In honor of National Grammar Day, here’s my list of the five worst grammar errors I see made too often.
5. “Give your papers to Tom and I…”
Teacher Tom wants you to share this with he.
If I’m receiving something from your hand, you’re giving it to me, not to I. It doesn’t matter that Tom is also involved. So if you’re having trouble with grammar (which is indeed difficult), tell Mignon and me. If I’d said “Tell Mignon and I”, then I wouldn’t be someone you should turn to for grammar advice.
4. Login and signup as verbs
Log in is a verb phrase. So is sign up. When you run either of those phrases together, making login or signup, you’re creating an adjective. Login page is legitimate. So is signup form. But “go to our website to signup” is not. This error is closely related to the common confusion between every day and everyday.
3. Insisting that only grammar can determine usage
There are too many instances of this to count. A prominent one rears its head in the debate over what pronoun to use for a person of unknown sex.
I’ve heard it said, “No, you can’t say they to refer to one person. They is plural.” The person making this argument is insisting that language should be governed by grammar. This is a fundamental misunderstanding of language.
I’m all for good grammar. And I stand up for grammar being the court of first resort in decisions. (I still use media and data as plurals, for example, and I say whom when it fits.) But sometimes grammar is trumped by other good things, such as logic.
Example 1: I respect the opinions of those who insist that sometimes media and data are mass nouns, no more countable than water. Thus I respect their decision to treat these words, like water, as grammatically singular, even though I choose otherwise.
We are more than LeBron. Are. Not is.
Example 2: It’s perfectly natural for the British to use a plural verb with a singular noun. This is when that singular noun is referring to an entity that comprises multiple persons, such as a corporation or sports team. (And note that the British often refer to a team not by its team name but by its city.) Thus my English friends who care about basketball might very naturally say, “How are Miami doing in the NBA finals?”
Yes, it sounds strange to me. But it would be foolish to insist that grammar should trump logic. In this case, Americans choose grammar, Brits choose logic. Only gross chauvinism can believe in some cosmic law decreeing that one nation is (or are) idiots.
2. Correcting the language of someone who hasn’t asked to be corrected.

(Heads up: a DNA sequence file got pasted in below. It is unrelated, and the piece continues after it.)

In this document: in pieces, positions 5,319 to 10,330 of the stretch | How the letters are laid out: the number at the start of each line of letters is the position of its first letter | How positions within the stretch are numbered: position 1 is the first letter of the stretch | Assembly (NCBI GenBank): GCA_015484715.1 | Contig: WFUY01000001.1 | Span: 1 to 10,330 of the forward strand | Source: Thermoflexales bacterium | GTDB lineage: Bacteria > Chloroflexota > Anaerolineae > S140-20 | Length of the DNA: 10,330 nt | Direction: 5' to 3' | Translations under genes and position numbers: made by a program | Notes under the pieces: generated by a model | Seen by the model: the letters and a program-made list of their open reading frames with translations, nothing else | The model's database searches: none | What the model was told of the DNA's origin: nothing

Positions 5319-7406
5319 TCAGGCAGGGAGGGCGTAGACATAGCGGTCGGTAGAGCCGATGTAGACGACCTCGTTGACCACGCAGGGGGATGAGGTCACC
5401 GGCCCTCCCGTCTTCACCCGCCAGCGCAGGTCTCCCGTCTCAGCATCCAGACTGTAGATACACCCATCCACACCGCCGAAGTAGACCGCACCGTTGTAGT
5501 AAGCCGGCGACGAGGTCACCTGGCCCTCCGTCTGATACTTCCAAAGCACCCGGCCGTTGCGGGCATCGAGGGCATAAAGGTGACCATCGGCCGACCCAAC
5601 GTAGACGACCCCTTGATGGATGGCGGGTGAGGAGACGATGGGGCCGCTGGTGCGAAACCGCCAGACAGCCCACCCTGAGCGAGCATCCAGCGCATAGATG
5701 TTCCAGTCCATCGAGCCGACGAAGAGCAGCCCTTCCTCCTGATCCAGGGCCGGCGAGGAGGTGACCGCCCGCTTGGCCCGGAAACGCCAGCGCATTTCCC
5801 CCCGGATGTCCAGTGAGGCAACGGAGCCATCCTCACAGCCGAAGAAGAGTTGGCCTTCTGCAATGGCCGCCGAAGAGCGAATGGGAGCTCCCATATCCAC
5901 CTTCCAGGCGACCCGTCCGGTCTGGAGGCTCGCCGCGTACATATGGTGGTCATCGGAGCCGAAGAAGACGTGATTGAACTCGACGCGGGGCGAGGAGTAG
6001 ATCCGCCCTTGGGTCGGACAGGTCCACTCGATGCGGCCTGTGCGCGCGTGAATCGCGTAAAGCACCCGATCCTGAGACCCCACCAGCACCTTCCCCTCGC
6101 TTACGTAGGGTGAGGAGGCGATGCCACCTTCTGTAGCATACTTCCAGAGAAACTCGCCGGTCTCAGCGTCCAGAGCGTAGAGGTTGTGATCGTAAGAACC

If we English speakers had a single, universally accepted set of rules and laws, then it might make sense to go around correcting people who violate those rules. But we don’t, and it doesn’t. All too often I hear people correcting the grammar of others and, in doing so, displaying only their own ignorance.
Pike is dead so it’s no longer his. Get over it.
And this brings us to the champion of all ways of using grammar to make a fool of oneself:
1. Correcting the language of someone who hasn’t asked to be corrected, when they’re right and you’re wrong. And then being corrected and arguing about it.
First of all, I dare you to get me started on people who don’t know what grammar is.
O lad I don’t know where you been but I see you won first prize.
Second, I know what a sentence fragment is, and I’m aware that I just used one (in the header an inch or so above here.) And I used it for effect, and I know what I’m doing. I know that I’m writing a blog, not a dissertation.
But, ahem, to my real point…
Number 2 covers the matter of correcting the grammar of someone who’s right when you’re wrong. If the game were hockey, this would be a hat trick, the scoring of three goals in a single game. Persons committing this sin have
- displayed their poor grasp of etiquette,
- alienated a specific human being, and
- displayed their ignorance of the language.
It’s outa here!
But some carry their folly even further. Sometimes the receiver of such misguided correction accepts the unstated ground rule that arguments over grammar are fair play. They correct the corrector. And a little (or a large) spat ensues.
If correcting someone who wasn’t wrong is a hat trick, this added folly requires we turn to another sport for our metaphor. Turning one’s wrongness into a fight is a four-base hit. To the three bits of damage listed above, you’ve now added
4. demonstrating that you are positively in love with your ignorance.
To those who commit this worst of grammatical sins, congratulations. You just might have hit a friendship out of the park.
… but then maybe the bar is higher than I think.